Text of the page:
Category list : Allergy
Stories with this category.
Irritable bowel symptoms eased by antibioticSubscription
Irritable bowel syndrome symptoms can subside in patients who take a two-week course of antibiotics, a research study has revealed.
Early flu linked to asthma protectionSubscription
Early infections may “prime” a child’s immune system and help prevent allergies and conditions like asthma, research by US and Japanese experts found.
Oral allergy medication 'is effective' Subscription
Immunotherapy given as pills or drops under the tongue is a safe and effective way to treat hayfever-like allergies caused by pollen and dust mites, according to a Cochrane systematic review.
“Autumn babies were three times as likely to have an allergy to milk and eggs as summer babies,” according to The Daily Telegraph. Researchers believe the variation is due to the foetus’s exposure to pollen at a critical time in pregnancy, it added.
Allergies 'linked to birth date'Subscription
A child’s chance of developing allergies could depend on the season in which they were conceived, according to a recent study.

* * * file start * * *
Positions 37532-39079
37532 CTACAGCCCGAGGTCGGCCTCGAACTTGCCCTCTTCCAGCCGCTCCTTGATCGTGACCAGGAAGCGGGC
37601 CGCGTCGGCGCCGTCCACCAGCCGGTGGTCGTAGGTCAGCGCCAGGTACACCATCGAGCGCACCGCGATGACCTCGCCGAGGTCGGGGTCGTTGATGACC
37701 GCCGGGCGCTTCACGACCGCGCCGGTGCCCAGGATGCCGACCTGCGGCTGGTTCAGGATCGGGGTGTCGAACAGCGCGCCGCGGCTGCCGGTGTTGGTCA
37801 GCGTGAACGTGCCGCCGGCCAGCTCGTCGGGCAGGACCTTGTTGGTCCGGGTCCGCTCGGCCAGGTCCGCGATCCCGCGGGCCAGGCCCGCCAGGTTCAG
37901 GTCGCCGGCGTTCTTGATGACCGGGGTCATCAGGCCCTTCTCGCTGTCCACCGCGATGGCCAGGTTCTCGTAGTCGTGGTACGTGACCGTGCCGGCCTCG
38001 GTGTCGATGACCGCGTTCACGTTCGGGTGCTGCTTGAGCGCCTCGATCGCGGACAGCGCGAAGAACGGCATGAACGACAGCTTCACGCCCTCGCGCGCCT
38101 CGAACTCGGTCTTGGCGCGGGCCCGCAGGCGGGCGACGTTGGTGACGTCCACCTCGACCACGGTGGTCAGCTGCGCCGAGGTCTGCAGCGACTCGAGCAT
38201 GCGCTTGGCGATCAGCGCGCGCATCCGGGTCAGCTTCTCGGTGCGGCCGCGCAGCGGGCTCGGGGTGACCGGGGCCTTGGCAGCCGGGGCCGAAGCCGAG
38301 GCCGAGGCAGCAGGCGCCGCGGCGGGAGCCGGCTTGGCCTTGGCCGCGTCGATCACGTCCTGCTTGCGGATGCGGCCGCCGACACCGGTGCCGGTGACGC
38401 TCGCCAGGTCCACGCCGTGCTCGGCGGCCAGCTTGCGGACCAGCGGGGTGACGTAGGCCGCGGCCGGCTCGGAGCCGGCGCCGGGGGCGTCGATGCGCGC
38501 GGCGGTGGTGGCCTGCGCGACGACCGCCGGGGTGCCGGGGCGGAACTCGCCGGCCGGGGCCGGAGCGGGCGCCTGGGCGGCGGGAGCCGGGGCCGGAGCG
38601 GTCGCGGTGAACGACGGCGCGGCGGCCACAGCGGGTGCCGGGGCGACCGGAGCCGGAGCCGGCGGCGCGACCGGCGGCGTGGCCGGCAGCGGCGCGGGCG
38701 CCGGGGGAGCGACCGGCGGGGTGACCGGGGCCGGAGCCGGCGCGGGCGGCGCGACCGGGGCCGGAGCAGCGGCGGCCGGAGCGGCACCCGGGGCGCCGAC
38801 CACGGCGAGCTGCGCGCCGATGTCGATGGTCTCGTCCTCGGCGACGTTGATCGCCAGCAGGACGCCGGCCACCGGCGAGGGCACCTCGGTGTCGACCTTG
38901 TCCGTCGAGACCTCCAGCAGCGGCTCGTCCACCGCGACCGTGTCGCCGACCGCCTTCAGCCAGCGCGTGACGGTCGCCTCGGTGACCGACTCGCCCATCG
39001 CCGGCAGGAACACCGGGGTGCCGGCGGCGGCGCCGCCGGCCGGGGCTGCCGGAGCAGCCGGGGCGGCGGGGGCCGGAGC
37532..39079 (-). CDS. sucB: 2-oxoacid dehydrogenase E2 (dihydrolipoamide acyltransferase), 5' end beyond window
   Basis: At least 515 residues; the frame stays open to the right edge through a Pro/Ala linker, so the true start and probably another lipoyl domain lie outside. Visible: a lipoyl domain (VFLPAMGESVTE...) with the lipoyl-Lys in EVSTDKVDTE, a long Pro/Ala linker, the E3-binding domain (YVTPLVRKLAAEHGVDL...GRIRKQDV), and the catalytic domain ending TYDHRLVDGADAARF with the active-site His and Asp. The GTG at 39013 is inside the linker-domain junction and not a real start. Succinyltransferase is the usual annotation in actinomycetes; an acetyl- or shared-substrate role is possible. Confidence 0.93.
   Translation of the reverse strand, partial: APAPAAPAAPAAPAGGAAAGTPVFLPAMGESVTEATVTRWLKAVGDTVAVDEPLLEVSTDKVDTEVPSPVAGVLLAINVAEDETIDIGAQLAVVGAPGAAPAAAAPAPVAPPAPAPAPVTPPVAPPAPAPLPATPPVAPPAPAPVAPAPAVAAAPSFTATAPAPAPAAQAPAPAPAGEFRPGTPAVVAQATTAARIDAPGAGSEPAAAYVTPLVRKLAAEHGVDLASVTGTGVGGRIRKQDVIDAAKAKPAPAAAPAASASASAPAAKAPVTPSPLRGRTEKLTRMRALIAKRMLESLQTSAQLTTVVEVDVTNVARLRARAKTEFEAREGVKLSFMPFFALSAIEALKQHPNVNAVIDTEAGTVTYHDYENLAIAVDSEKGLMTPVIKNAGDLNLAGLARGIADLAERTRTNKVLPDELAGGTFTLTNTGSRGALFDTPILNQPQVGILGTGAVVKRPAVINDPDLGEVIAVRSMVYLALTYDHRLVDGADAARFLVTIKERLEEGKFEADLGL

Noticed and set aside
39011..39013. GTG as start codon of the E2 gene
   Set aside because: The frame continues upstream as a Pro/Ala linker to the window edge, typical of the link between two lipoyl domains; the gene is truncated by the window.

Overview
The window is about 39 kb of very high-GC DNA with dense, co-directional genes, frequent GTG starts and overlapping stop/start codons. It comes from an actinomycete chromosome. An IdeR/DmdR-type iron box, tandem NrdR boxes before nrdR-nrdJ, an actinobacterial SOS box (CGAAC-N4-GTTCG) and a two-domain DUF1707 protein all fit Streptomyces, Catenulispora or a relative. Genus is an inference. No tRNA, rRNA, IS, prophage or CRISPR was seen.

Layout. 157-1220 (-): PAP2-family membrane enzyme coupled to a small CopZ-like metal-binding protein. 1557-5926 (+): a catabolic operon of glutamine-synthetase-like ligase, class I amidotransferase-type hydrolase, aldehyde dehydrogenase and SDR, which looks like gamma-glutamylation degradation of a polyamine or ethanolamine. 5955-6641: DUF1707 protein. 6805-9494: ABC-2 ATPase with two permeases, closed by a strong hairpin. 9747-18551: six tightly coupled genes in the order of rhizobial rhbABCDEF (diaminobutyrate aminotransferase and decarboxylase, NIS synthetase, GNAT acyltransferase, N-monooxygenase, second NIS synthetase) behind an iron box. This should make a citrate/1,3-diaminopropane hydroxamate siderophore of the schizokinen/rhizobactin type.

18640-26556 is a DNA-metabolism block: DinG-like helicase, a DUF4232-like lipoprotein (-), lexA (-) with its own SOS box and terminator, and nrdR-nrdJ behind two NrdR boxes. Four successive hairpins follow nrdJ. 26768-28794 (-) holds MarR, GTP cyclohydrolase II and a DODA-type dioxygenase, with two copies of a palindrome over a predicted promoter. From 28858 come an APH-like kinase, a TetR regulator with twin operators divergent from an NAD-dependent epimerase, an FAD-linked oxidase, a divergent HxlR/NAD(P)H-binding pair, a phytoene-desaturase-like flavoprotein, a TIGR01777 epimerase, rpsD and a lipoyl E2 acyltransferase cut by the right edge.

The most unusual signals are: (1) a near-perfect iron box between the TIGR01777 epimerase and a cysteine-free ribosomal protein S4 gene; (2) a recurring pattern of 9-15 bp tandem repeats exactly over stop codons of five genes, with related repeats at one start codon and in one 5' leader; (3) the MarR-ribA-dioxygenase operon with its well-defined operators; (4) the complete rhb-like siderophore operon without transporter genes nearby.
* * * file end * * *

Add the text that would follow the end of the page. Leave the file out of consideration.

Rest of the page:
Children suffering from food allergies are at risk of misdiagnosis due to a shortage of trained experts within the NHS, the British Society of Allergy and Clinical Immunology (BSACI) has claimed.
New guidance for allergy testingSubscription
NICE has published draft guidance on diagnosing and assessing food allergies in children and young people.
Child food allergy cases up 500%Subscription
The number of cases of children being admitted to hospital because they are allergic to something they ate has increased by 500% in 20 years, according to the NICE.
More specialist nurses are needed, along with more training for primary care staff, to treat the growing number of patients with allergies, two royal colleges have warned.
Allergic rhinitis may affect exam resultsSubscription
Students who have allergic rhinitis symptoms on an exam day are 40% more likely to drop a grade in their GCSE exams than other students, but this rises to 70% if they are taking sedating anti-histamines, according to UK research.